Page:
• The weight of your lower body will push you down and you’ll find yourself quietly sliding down.
  • Once your feet are underwater, start finning.

It took us some time to learn  the above technique, but in the end everyone was able to do that properly.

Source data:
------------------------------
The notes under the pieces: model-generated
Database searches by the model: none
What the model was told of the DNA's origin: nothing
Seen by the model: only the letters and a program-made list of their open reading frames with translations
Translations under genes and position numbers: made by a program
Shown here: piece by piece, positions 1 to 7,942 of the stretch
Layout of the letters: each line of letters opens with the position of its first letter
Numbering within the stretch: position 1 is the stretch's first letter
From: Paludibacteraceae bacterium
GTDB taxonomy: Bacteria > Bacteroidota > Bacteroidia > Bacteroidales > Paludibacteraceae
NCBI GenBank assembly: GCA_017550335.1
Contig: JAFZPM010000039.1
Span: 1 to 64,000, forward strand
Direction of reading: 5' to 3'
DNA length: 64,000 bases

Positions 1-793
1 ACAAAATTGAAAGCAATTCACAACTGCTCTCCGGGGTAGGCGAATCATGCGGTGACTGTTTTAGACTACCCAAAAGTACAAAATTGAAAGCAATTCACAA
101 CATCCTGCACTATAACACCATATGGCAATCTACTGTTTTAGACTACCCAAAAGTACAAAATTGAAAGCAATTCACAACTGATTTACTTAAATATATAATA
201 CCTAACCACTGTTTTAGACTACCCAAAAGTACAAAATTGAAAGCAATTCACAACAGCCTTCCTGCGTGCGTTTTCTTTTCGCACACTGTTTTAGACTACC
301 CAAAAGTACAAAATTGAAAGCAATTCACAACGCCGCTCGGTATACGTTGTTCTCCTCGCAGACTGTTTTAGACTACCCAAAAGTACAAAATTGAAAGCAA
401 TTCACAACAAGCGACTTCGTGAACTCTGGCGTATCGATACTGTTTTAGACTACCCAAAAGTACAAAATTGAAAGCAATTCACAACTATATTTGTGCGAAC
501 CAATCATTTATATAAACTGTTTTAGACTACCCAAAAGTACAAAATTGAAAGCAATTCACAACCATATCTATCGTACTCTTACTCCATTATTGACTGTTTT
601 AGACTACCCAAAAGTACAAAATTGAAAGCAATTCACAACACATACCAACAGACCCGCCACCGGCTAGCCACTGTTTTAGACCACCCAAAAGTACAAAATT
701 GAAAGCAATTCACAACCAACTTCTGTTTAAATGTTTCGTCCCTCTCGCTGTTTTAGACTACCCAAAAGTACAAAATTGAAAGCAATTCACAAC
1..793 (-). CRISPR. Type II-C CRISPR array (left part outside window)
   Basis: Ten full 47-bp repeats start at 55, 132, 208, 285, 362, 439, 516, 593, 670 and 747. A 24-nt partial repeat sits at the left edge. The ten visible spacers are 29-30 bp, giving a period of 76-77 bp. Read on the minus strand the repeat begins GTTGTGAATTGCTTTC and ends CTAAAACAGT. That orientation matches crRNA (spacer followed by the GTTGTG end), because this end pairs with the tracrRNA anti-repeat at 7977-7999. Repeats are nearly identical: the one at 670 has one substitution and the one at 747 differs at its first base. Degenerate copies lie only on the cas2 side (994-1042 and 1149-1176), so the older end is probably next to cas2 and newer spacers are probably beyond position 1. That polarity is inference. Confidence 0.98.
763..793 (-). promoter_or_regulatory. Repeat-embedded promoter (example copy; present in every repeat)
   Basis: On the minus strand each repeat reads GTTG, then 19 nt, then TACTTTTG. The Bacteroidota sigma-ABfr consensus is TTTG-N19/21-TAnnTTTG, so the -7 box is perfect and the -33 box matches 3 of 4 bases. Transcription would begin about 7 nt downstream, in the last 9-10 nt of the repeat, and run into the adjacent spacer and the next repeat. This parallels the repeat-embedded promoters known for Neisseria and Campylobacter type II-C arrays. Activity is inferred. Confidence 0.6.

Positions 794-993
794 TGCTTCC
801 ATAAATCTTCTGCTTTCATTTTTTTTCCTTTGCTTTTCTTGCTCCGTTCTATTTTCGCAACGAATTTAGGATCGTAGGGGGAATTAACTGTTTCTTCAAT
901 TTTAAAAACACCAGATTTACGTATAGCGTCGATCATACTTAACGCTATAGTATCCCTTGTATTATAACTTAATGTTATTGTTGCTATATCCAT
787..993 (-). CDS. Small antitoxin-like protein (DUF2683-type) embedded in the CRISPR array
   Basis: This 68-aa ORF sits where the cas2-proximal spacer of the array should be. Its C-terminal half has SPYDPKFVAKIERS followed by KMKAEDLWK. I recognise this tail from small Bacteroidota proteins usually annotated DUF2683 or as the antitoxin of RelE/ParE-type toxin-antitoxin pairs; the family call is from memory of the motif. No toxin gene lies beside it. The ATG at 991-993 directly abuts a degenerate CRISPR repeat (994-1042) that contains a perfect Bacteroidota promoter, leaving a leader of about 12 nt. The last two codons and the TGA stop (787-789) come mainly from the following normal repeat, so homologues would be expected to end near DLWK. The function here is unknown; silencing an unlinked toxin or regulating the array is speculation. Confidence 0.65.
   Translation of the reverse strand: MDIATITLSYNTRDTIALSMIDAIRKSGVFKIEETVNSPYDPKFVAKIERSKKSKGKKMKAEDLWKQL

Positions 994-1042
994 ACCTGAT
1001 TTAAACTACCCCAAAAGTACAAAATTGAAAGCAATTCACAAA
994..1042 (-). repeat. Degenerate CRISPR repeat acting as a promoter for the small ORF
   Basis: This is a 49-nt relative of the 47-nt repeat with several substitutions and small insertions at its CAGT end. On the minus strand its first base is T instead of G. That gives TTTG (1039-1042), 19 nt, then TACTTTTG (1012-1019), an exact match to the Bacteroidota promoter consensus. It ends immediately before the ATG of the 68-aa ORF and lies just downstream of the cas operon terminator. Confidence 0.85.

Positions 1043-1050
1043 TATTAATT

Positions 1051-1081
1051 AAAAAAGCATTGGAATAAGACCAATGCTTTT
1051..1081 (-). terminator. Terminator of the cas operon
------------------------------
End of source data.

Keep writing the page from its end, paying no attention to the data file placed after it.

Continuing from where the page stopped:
Objective 2: Pulling with your hands only along the rope, without finning, descend as deep as it will be comfortable, not forgetting to equalise the pressure as you go. Because I dived before, I was familiar with equalising pressure in the ears. And it came as a surprise to me that there were people who didn’t know how to do that.   The human ear consists of the outer ear, middle ear and inner ear. Between the outer and middle ear is the eardrum. We hear sounds because the sound waves exert pressure on the eardrum; it fluctuates and these fluctuations are converted by the middle ear into electric signals, which are recognised by the brain. On the surface of the earth the pressure applied to the eardrum is 1 atm (for atmosphere). The pressure increases with the depth: by 1 atm every 10 meters. Respectively, the pressure applied to the eardrum grows. If a freediver does not equalise that pressure during the descent, severe damage may be done to the eardrum; it might even tear. Luckily for us there is a way to avoid it. The middle ear is connected to the sinuses in the nose by air channels, so-called Eustachian tubes. Normally these channels are closed.  But if the pressure in the sinuses increases, they open, part of the air passes into the middle ear, and the pressure on the inner side of the eardrum is equalised with the outside. That is a complicated explanation of a simple process, which probably everyone is familiar with. For example, everybody knows that ears get blocked on a plane during a descent, or even during a downhill drive in a car. This happens because the air pressure from the outside of the eardrum grows.